Butorides virescens

An adult Green Heron. There were two. So let’s hope for some offspring, which have not been unknown in Brooklyn’s green heart. You are wondering, Mr. Bond, why this bird is named the Green Heron? Well, there’s kinda-sorta some green there on the back-ish. The species was formerly called the Green-backed Heron (this category including two other now separate species). Choate, in his invaluable Dictionary of American Bird Names, is not without humor in what is usually strictly reference: this bird has sometimes been called the Little Green Heron because it has so little green. Virescens means becoming green, which is even more wishful thinking. Compare with a juvenile here and here. The youngsters are much less likely to be described as Oxblood-necked Herons…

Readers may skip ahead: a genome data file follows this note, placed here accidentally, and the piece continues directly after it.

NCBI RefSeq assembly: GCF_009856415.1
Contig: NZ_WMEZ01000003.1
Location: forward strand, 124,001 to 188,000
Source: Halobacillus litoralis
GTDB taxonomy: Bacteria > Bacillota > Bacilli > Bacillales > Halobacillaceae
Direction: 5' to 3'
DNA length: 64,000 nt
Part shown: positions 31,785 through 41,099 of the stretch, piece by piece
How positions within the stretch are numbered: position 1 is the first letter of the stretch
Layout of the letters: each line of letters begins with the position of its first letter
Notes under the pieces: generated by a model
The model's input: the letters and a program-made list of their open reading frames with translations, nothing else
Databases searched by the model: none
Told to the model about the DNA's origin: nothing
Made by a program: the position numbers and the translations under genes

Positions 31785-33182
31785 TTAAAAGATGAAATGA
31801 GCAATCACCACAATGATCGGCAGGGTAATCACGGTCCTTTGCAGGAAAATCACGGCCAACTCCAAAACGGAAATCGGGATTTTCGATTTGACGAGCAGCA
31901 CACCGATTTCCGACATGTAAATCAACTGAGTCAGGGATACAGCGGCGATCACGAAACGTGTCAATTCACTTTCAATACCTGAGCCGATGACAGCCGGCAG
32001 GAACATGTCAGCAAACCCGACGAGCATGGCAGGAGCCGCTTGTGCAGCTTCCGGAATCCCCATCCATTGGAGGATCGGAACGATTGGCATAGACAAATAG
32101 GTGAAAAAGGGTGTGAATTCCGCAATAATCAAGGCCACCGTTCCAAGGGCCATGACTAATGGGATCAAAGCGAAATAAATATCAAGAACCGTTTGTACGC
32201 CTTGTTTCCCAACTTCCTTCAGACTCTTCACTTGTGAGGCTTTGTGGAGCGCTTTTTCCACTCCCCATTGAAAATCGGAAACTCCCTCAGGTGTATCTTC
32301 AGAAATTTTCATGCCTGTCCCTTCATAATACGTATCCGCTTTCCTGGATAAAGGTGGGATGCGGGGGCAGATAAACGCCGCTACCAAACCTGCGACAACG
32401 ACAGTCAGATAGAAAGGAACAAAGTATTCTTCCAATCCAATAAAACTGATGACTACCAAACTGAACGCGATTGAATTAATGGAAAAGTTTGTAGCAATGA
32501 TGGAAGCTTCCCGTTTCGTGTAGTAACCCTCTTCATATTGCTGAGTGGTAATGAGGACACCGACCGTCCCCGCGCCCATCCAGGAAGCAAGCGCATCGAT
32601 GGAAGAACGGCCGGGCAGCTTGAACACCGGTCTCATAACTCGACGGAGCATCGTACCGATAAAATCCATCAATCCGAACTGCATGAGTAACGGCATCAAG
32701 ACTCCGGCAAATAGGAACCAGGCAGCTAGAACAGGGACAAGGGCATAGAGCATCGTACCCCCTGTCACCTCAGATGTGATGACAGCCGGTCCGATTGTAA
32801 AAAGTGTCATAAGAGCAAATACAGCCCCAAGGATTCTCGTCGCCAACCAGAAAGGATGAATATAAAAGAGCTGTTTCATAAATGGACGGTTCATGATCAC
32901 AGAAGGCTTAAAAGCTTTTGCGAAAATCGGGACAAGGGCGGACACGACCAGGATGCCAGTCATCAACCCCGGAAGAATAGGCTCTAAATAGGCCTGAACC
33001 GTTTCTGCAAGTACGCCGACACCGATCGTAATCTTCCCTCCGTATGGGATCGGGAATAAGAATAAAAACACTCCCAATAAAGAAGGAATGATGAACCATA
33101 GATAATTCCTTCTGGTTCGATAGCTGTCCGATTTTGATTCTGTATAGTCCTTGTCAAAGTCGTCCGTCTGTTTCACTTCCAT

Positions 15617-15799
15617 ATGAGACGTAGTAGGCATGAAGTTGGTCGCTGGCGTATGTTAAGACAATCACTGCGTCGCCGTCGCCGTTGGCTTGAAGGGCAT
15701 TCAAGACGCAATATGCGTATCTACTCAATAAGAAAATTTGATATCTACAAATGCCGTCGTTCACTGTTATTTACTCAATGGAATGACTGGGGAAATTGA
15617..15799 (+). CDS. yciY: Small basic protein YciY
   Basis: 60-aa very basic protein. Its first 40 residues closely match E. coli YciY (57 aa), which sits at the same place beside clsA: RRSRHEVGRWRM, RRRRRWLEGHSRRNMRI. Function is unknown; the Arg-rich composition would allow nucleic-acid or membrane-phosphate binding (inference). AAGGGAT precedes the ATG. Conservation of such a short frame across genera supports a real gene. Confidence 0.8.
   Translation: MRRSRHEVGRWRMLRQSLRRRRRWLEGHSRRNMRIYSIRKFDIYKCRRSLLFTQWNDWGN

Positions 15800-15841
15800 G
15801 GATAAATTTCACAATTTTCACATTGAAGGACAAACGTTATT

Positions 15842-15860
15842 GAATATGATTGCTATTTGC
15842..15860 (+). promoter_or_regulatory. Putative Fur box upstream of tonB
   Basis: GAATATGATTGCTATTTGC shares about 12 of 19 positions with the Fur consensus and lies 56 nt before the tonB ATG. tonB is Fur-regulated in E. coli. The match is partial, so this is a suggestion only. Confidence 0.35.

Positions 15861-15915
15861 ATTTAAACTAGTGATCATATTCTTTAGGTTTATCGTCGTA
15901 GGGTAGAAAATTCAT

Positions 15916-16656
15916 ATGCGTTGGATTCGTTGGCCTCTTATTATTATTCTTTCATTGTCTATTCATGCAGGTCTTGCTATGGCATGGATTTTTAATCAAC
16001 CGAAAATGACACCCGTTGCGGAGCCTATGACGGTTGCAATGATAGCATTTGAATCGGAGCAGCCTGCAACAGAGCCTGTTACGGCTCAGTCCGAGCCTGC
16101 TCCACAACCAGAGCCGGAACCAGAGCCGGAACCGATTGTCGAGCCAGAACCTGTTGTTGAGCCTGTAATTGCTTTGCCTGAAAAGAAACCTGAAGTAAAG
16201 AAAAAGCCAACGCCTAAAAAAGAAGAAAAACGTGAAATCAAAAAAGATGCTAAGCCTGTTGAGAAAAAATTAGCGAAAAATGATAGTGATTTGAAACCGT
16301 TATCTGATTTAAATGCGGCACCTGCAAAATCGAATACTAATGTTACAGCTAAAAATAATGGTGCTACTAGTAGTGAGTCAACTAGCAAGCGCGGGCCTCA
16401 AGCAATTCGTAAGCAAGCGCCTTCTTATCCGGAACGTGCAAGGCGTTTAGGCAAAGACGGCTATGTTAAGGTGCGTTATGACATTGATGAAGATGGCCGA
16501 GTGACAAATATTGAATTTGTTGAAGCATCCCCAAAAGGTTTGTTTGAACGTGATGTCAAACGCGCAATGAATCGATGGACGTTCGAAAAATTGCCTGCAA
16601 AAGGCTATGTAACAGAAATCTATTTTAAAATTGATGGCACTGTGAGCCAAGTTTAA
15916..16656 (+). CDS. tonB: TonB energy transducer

In case you missed it during all the hullabaloo about garbage person Roseanne Barr the other day, new estimates of the dead in Puerto Rico are well over 4000 because of the destruction of the medical system on the island. 4,645 American citizens: that’s far more than died on 9/11. But, you may say, that’s comparing apples and orange: a natural disaster and a political disaster. But all natural disasters are also political disasters: the racist Republican regime in Washington D.C. kills.

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